Upward mobility and the poor

Liberal Words
The Cinderella story of rags to riches, according to Allison Linn, is Hollywood fiction. Yet her lead sentence reports that “4 percent of people who grew up in the bottom fifth of the household income ladder made it to the top fifth as adults” (Allison Linn, Economy Watch, MSNBC July 9, 2012). Writing for USA Today, Marisol Bello reports that “the majority of Americans have higher incomes than their parents, but it is still not enough to move most of them into a higher bracket – especially those at the bottom.” (Are you upwardly mobile? Not likely: USA Today Money section, July 10, 2012)

By contrast, Stephanie Czekalinski reports “Eighty-four percent of adults have higher family incomes than their parents did at the same age. And when you look at those on the bottom and in the middle, the outlook is even better: 93 percent of Americans whose parents were in the bottom fifth of the income ladder and 88 percent of those in the middle fifth have a greater family income as adults.” (Most Americans Do Better Than Their Parents, National Journal, July 14, 2012).

Within the USA Today’s article is a table under the following caption:

Table 1
How many Americans are doing better than their
parents by income group in which they were raised?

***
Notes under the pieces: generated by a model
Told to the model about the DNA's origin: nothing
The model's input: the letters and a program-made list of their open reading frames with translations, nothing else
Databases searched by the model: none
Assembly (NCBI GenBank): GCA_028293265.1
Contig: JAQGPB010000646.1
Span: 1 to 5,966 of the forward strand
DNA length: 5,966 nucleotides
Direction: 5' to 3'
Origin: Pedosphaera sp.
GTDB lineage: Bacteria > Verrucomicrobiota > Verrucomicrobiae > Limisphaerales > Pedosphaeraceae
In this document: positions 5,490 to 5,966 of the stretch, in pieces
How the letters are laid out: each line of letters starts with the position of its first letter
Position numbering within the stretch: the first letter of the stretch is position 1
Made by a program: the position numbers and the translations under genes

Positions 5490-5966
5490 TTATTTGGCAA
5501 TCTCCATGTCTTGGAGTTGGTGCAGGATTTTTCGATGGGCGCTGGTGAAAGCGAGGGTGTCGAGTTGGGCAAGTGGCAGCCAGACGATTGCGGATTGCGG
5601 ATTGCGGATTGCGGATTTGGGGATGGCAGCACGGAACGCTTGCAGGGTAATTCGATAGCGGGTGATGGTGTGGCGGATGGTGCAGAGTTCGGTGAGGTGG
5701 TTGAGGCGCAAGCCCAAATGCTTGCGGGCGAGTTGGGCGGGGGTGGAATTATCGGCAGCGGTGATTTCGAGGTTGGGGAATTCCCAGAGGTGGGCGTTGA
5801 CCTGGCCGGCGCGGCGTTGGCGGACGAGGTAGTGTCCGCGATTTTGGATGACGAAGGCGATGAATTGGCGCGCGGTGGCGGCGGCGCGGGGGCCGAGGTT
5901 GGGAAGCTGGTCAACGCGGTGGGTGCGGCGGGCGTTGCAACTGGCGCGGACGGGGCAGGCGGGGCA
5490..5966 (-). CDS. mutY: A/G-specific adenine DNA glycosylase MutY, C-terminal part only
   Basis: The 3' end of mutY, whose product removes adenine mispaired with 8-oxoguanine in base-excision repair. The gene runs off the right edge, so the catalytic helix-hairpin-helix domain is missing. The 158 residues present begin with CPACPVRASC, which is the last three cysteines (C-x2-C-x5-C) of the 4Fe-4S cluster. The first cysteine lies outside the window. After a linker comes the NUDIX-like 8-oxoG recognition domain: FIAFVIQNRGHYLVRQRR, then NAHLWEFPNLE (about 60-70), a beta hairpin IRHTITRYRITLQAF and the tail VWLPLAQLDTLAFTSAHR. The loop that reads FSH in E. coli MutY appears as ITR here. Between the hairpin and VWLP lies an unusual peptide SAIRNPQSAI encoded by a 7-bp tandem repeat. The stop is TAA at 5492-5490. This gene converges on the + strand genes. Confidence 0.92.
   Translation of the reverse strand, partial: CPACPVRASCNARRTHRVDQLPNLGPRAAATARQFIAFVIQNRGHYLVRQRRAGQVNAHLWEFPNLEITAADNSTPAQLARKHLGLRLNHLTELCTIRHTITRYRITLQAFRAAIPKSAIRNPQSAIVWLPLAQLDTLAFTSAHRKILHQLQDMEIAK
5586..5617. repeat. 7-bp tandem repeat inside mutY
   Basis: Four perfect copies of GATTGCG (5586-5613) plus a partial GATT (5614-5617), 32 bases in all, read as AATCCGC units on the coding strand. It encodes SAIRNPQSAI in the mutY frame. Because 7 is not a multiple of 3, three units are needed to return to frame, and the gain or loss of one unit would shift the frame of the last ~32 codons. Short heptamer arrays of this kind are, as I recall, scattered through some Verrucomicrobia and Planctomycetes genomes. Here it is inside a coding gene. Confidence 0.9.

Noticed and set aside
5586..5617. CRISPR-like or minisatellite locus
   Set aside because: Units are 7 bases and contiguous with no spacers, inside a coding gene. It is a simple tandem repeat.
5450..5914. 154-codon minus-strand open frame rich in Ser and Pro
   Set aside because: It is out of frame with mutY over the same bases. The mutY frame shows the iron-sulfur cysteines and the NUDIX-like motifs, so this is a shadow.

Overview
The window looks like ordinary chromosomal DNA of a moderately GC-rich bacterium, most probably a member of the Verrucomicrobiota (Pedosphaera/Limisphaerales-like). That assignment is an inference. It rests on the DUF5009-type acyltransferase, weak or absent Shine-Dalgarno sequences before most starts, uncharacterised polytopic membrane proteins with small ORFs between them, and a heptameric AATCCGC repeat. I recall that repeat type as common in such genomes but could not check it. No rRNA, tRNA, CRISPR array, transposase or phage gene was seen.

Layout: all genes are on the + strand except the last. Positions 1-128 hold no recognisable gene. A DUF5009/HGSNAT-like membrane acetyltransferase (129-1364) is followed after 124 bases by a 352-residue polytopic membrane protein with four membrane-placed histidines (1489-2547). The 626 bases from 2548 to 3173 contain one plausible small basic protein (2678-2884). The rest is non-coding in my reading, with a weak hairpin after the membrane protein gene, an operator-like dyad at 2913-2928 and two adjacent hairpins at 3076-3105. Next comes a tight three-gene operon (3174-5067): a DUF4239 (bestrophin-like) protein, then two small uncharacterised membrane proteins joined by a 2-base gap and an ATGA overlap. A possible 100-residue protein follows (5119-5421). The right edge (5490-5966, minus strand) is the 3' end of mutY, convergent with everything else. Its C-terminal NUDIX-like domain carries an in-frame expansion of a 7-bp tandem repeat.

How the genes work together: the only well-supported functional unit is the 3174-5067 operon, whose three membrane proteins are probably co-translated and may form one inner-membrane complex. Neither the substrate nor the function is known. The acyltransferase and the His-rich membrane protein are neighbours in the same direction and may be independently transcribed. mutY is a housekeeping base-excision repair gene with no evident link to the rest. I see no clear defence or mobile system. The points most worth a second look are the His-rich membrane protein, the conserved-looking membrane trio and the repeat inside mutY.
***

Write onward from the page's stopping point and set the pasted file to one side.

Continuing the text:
UpwardMobile

Suddenly we have two opposing views extracted from the same data. Are the poor folks doing well, or do they continue to suffer the inequities of working for a living? These confusing interpretations are reminiscent of the infamous report from space “Houston, we have a problem”. Some folks say we have a problem, and others say we are doing great.

Discussion: The Fundamentals
Research, by its nature, should be designed with as few biases built in as possible. This Pew Charitable Trusts report is entitled Pursuing the American Dream: Economic Mobility Across Generations. It is a carefully designed study to allow income comparisons of parents and the children raised within their households. This research design is a rare and unique longitudinal study started with select families in 1968 and is based upon follow-up using the same households’ offspring in 2009, 40 years later. To make the data as comparable as possible adjustments were made for inflation and family size.

The original report’s findings include the following primary findings in a single table. Each column below from left to right shows the original family’s level sorted by income quintile in 1968. The bottom 20% parent income earners are shown in the left column, and the top 20% parent income earners are in the right column. Within each column is shown the distribution of their offsprings’ income quintile at the same age 40 years later. This is a visual display of income mobility comparing two generations. The parents are fixed left to right, low to high. The offspring are distributed within each column using the equivalent income quintiles 40 years later.

Table 2
Income mobility of offspring compared with family of origin
OffspringIncomeQuintile